The Failed Comeback: Brady's Got This… Right?

For a team that came back from a 19-point fourth-quarter deficit in Super Bowl LI, 28-27 with 14:07 left should be easy, right? Well, there wasn't any miracle catch (or catch of any kind) by Julian Edelman this time. While Danny Amendola did a fine job in his role, the fact is Amendola has not been a durable player in his career. There's no way he can be expected to withstand the workload Edelman had, which was 159 targets last year and 36 more in the playoffs. Amendola, who is also relied on to return punts, had 100 receiving yards on seven targets, but had to leave the game with a concussion. Gronkowski was also quiet with two catches for 33 yards on six targets. The Chiefs' strong tackling continued on short-yardage plays, and Gillislee, despite his three touchdowns, was stuffed again on a fourth-and-1 at the Kansas City 40.

On his next drive, Brady threw three incompletions in a row and the Patriots punted. From the first pass of the game when Brady overthrew a wide-open Dwayne Allen, things didn't look sharp for a new-look passing game that has to adjust to the additions of Allen, Brandin Cooks, and several running backs. The Chiefs had a brilliant game plan in sticking with three or four-man rushes instead of blitzing Brady. He held onto the ball, but was unable to find many open receivers short, and unable to connect on the deep passes down the field. Brady's average throw traveled 14.1 yards beyond the line of scrimmage, easily his second-highest game since 2006 (15.4 vs. 2007 Dolphins). Uncharacteristic? Absolutely. As the game wore on, Brady started to feel more pressure even though the Chiefs continued to not blitz.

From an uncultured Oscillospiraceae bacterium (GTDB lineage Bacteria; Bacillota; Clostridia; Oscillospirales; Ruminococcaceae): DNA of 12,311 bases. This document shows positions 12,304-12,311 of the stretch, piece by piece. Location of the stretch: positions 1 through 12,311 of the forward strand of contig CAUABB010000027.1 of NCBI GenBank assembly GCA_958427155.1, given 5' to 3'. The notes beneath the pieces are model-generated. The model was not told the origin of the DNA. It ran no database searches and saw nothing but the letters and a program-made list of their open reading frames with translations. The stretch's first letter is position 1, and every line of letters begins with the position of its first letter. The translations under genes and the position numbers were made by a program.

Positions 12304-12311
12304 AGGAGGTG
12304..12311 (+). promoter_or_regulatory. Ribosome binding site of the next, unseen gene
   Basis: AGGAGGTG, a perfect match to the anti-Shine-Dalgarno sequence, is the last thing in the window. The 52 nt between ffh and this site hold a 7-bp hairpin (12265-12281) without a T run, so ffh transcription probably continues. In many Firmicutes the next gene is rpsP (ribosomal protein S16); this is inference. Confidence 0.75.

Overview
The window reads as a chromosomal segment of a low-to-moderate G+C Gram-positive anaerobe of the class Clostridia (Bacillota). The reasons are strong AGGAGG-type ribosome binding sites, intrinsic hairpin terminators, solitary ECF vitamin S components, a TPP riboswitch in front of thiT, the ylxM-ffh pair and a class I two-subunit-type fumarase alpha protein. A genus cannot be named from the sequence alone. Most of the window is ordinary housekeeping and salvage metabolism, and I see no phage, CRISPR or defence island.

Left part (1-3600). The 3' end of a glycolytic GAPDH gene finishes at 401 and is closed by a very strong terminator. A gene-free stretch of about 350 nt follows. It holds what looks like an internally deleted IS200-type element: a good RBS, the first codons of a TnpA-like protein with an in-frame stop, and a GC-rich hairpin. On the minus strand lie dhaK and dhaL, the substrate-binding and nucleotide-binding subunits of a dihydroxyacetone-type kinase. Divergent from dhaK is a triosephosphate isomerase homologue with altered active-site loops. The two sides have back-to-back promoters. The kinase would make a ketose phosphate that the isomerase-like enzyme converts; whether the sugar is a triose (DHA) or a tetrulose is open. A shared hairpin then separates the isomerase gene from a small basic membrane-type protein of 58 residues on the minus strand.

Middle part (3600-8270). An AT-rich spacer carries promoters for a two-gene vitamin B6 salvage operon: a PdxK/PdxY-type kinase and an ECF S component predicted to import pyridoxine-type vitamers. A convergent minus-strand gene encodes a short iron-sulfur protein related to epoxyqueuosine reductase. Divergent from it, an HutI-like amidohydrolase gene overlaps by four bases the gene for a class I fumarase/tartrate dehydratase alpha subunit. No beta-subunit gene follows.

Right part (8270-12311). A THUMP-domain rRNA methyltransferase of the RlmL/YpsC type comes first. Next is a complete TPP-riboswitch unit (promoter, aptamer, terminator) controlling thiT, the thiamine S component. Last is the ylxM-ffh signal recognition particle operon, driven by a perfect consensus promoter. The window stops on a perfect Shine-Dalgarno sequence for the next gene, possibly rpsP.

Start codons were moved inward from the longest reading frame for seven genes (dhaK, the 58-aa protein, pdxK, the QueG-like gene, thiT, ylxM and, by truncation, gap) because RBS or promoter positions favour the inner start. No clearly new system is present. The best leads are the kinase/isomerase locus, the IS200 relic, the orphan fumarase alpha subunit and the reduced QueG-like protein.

Offensively, the Chiefs stayed aggressive, and Smith's 25-yard pass to Chris Conley was one of his best all night. Hunt added another touchdown, but Andy Reid did not opt for a two-point conversion try, keeping the score 35-27 with 5:14 left.

Brady had not been sacked all night, but Justin Houston abused right tackle Marcus Cannon for a 7-yard takedown. Unfortunately, that was the play where Eric Berry injured his Achilles, but the Chiefs forced two more deep incompletions without him. Cornerback Terrance Mitchell had solid coverage metrics last year, but struggled a lot at times last night. However, his pass defense on third-and-17 against Cooks was big. The Chiefs went on to rip off a 58-yard run with Hunt, then a 21-yard touchdown run by the forgotten Charcandrick West. The Chiefs shockingly rolled up a 42-27 lead with 4:00 to play.

You still couldn't count out New England yet, but after back-to-back sacks, including a near-safety for Houston, the Patriots were toast. They even punted on fourth-and-23 from their own 1 with 2:44 left. The Chiefs ran out the clock to nip this 19-0 talk in the bud.